Why Investors Should Not Sell in May and Go Away

Over the last 20 years, on average 29 of the best 50 stock market trading days of each year occur between the months of May and November, according to JP Morgan

J.P. Morgan Asset Management 3 May, 2016 | 10:44AM
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Morningstar's "Perspectives" series features investment insights from third-party contributors. Here, JP Morgan Asset Management Global Market Strategist Alex Dryden warns that investors considering taking their chips off the table for ‘Sell in May’ are likely giving up 11% total returns.

If you ‘sell in May and go away,’ exactly where are you going? Super-low bond yields make fixed income investments unattractive in a stagnant environment and risky in an improving one. Meanwhile, current accounts, thanks to incredibly easy monetary policy, are paying next to nothing – certainly not enough to keep pace with even modest UK core CPI inflation. In the 50 years prior to the financial crisis, investors, on average, were getting paid several percentage points above core inflation to sit in current accounts or cash ISAs considering their next move. Today, investors must pay for the privilege.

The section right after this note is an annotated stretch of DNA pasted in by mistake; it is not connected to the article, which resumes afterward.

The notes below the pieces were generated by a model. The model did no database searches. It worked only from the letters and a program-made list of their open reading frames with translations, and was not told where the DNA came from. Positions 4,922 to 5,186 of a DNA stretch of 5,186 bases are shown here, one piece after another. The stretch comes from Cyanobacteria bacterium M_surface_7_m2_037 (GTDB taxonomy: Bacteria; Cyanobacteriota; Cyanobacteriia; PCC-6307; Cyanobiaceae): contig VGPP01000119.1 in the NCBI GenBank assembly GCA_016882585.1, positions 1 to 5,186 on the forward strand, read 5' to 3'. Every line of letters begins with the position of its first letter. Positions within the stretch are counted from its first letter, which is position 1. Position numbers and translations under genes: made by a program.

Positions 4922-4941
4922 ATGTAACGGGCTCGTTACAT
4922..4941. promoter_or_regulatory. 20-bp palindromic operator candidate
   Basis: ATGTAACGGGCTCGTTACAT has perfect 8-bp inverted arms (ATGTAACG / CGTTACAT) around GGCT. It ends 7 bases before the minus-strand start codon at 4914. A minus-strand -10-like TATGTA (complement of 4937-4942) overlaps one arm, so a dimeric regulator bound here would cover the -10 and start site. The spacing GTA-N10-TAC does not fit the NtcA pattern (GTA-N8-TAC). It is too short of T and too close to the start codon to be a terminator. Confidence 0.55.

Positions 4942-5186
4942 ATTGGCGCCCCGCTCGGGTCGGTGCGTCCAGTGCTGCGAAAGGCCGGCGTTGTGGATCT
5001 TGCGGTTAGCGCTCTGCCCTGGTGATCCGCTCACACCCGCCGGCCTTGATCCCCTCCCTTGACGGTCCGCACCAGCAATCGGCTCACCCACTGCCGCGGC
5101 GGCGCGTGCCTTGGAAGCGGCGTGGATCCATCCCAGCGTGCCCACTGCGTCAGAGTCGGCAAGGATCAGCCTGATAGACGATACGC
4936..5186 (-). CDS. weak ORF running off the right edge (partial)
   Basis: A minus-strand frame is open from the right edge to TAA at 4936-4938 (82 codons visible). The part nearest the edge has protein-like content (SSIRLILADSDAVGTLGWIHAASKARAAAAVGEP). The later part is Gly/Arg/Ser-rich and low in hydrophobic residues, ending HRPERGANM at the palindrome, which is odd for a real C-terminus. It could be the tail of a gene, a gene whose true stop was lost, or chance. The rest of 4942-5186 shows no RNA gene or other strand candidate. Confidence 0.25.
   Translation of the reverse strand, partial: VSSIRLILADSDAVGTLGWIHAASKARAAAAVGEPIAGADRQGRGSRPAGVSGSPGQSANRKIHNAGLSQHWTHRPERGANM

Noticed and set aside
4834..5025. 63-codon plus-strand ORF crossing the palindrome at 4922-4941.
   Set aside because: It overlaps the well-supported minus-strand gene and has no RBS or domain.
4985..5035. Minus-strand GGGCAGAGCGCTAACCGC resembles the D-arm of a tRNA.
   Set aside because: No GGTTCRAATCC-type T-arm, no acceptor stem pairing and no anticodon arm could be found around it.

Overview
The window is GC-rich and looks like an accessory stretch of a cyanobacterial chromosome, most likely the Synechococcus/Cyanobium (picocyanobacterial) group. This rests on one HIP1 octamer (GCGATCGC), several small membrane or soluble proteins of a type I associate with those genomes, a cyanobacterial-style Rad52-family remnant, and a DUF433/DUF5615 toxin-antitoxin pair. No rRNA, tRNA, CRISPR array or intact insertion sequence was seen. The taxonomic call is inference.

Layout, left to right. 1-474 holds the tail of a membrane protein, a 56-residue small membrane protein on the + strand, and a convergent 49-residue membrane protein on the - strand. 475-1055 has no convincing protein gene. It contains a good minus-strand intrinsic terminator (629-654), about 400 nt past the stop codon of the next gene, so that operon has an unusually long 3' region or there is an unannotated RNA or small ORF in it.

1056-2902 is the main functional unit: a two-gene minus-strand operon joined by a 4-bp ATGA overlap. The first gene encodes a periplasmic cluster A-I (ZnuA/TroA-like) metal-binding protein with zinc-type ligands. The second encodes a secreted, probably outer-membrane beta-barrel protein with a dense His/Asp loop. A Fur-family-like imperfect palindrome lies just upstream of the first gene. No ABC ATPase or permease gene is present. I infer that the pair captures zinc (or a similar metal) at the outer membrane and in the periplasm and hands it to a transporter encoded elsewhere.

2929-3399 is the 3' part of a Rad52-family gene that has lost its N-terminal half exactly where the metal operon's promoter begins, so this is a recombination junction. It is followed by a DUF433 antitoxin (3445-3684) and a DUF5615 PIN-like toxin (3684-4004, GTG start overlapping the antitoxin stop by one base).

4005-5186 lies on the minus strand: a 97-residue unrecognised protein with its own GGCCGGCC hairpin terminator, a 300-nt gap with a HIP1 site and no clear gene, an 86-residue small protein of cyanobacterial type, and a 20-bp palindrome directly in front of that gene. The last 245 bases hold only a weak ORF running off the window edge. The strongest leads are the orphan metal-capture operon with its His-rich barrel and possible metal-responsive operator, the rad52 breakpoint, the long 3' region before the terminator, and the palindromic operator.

Forget seasonal savviness – the long-term numbers bear out the benefits of staying invested in equities to grow your pot over the long-term. In real terms, just look at the returns if you’d put £1 to work in the markets back in 1899, today you would have £340. That same £1 kept in cash would be just £3 today. For investors with a long time horizon of more than five years, shares are nearly always a better way to grow their wealth.

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About Author

J.P. Morgan Asset Management  is the investment arm of JPMorgan Chase & Co. and it is one of the largest active asset managers in the world.